screened, as between Swiss and Belgian Francophones and France. By virtue of speaking the same philological language, all Francophones have more in common than not and thus necessarily means defining a relationship with France. Much the same applies to Hungary and the Hungarian speakers. The status law aims to achieve this objective. At the end of the day, it is not possible to decouple culture from political power and political power is, at some level, necessarily vested in the state.
Second, the broader context of the law is the historic drive to establish a new narrative for the Hungarian nation in its cultural dimension as a modern community. The loss of empire in 1918 was a catastrophe for the Hungarian model of modernity and ever since, Hungary has been struggling to find a new narrative that would reestablish the model in the new context. Indeed, this model is essential for Hungary's return to Europe and for Hungary's membership of the European Union. The law, therefore, is intended to reflect the requirements of democracy, of the European environment and the needs of the Hungarian state
However, matters are never as simple as they might appear at first sight and while prima facie, one might have expected a general approval for Hungary that it should seek to make its relationship with the Hungarians of the neighbouring states explicit and legible, the response has been different. By and large, the majority of European states has equivalent legislation for regulating their relationship with their co-ethnics, but given the de-emphasis on ethnicity sketched above, this is mostly screened out. (The Council of Europe's Venice Commission report on states and ethnic kin contains no information on UK and Irish legislation; one can only wonder at the reason why this information did not appear to be supplied.) What the status law has done is to make this state of affairs transparent and this has caused a degree of embarrassment. In any case, the committed universalists were bound to attack it and they have done so, unable to see the ethnic basis of their own assumptions.
Hungary as a small state is not all that significant in Europe. It has only limited voice and its ability to make itself heard is nothing like as substantial as, say, that of France. Hence it is likely that - even while the law is under attack in certain quarters - the Hungarian law will be screened out and in a relatively short period of time it will be accepted s a standard part of the European order, just as elsewhere ethnicity and the ethnic basis of the state is screened out.
At the end of the day, every state makes provision for the protection of both individual rights and for the reproduction of the collectivity - the cultural context within which the individual exercises those right. Collective norms constitute a vital aspect of human agency, the capacity to act, precisely because these norms ensure that the individual is notculturally naked but is operating in a context in which action will be> understood.[10] The status law, by offering options for the cultural reproduction of all Hungarians, is a significant contribution towards that strategy and can take its place in other, similar attempts to regulate ethnicity within a civic and etatic framework. In effect, by separating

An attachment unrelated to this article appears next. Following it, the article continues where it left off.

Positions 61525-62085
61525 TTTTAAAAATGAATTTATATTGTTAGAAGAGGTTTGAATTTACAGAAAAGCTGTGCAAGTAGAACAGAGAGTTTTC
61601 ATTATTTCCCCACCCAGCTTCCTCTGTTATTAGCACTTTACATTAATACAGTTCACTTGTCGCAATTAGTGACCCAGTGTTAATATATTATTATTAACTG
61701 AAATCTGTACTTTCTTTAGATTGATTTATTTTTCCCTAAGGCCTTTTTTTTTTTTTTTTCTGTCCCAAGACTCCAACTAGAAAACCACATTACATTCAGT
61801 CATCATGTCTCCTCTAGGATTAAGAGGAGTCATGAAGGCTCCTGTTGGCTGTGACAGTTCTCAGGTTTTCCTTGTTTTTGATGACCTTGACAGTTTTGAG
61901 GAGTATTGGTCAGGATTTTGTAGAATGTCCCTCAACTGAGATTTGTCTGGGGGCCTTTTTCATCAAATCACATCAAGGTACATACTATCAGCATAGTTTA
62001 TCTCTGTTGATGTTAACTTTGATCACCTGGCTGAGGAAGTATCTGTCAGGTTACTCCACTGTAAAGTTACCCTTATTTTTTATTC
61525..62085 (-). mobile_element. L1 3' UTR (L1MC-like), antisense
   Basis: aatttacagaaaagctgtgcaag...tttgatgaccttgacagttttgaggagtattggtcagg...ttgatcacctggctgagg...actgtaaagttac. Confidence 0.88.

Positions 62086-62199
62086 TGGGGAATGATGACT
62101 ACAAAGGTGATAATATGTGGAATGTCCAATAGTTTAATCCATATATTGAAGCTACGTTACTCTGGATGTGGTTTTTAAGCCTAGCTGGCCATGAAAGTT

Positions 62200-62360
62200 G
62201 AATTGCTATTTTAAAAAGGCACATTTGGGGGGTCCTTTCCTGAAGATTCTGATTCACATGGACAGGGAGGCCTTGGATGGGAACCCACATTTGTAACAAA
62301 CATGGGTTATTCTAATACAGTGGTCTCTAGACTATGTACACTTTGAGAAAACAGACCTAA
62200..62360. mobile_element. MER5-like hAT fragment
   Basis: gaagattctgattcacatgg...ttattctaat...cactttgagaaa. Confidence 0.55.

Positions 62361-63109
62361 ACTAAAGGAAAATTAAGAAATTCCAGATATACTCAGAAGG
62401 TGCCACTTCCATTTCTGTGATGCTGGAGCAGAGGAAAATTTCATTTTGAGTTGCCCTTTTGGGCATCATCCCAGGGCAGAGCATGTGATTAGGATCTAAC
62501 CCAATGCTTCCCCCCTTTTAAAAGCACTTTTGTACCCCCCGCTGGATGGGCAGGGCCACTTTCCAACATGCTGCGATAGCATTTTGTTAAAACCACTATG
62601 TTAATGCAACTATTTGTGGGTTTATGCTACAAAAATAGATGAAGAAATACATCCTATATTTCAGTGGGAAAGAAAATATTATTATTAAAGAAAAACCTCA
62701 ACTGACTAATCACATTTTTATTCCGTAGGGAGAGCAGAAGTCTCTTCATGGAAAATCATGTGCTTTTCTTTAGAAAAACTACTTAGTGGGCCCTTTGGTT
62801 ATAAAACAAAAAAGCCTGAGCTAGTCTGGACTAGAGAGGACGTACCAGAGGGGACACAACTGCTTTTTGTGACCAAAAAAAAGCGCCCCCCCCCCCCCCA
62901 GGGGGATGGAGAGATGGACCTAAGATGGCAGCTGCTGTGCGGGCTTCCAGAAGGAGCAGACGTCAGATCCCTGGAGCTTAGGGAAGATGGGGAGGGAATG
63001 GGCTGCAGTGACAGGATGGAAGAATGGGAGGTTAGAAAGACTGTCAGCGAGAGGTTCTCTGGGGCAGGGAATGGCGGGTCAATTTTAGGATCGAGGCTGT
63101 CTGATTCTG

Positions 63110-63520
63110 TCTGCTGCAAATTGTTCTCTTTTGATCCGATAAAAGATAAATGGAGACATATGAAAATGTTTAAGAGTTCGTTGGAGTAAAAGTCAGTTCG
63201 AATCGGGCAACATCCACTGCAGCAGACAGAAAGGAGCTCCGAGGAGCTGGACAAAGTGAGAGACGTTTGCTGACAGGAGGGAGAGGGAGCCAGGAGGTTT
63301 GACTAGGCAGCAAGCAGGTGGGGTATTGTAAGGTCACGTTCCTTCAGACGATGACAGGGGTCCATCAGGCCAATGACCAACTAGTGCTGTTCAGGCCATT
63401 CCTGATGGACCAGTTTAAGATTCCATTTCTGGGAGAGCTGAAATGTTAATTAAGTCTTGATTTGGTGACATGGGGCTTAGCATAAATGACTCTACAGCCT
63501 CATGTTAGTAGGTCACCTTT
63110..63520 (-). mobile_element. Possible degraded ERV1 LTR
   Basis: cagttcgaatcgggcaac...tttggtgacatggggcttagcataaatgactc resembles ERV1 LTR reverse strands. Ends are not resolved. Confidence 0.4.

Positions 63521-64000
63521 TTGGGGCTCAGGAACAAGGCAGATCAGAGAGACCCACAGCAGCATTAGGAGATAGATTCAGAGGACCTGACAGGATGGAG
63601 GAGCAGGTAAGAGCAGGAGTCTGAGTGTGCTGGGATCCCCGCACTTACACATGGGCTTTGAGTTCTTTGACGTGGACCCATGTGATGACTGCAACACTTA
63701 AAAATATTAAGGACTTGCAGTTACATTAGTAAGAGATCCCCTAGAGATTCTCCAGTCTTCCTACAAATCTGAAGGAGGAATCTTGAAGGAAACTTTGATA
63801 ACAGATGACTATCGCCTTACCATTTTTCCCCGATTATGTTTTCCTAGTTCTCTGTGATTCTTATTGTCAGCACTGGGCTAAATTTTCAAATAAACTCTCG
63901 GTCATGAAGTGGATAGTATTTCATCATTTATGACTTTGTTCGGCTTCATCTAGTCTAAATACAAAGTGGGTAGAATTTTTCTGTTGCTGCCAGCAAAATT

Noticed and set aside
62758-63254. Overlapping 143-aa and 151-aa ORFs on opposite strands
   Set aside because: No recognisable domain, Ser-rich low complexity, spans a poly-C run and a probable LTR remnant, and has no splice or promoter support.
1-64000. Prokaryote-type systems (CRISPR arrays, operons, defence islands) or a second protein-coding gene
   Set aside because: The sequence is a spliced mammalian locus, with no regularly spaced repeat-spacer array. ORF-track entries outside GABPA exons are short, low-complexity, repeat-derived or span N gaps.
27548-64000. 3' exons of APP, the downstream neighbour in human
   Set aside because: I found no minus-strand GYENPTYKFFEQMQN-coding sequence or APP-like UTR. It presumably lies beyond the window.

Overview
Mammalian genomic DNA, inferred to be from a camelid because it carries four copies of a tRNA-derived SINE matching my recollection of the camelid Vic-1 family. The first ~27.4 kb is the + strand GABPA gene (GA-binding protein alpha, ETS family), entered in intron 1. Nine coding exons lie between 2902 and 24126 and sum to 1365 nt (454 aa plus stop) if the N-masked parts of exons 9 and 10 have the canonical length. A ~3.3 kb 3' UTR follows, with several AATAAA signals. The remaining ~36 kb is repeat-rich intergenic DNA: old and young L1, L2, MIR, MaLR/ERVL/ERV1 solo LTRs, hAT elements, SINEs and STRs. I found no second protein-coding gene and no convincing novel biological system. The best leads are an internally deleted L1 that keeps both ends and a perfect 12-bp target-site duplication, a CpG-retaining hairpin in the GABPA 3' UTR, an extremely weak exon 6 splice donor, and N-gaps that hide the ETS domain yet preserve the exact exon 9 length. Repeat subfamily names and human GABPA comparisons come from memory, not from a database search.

citizenship from ethnic identity and constructing a clear definition of citizen of the Hungarian state and citizens of other states but ethnically Hungarian individuals, the Hungarian status law is enhancing and enriching the concept of citizenship. The criticics of the law may well not understand their own underlying, implicit assumptions, which are themselves ethnically coded, and, therefore, believe sincerely that they are articulating universalist presumptions. The foregoing analysis is about trying to make these hidden motives visible and thus open to discussion.


[1] Bauman, Zygmunt Legislators and Interpreters (Cambridge: Polity,

[2] Lotman, Yuri M. Universe of the Mind: a Semiotic Theory of Culture,
trans. Anne Shukman, (London: I.B. Tauris, 2001).

[3] Rothschild, Joseph Ethnopolitics: a Conceptual Framework (New York:
Columbia University Press, 1981).

[4] Bauman, op.cit.

[5] Scott, James C., Seeing like a State: How Certain Schemes to Improve
the Human Condition Have Failed (New Haven: Yale University Press, 1998).

[6] Douglas, Mary How Institutions Think (Syracuse NY: Syracuse
University Press, 1986).

[7] Judah, Tim, The Serbs: History, Myth and the Destruction of
Yugoslavia (London: Yale University Press, 1997); Sekelj, Laslo
Yugoslavia: the Process of Disintegration (New York: Columbia University
Press, 1993).

[8] For details, see Károly Grúber, 'Pozitív, nemzeti alapú intézkedések a
kisebbségek és határon túli nemzetpolgárok identitásának megorzése
Europában' Pro Minoritate, Autumn 2001, pp.52-65.

[9] Herzfeld, Michael Cultural intimacy: Social Poetics in the
Nation-State (London: Routledge, 1997).

[10] Douglas, Mary and Steven Ney, Missing Persons: A Critique of
Personhood in the Social Sciences (Berkeley: University of California
Press, 1998).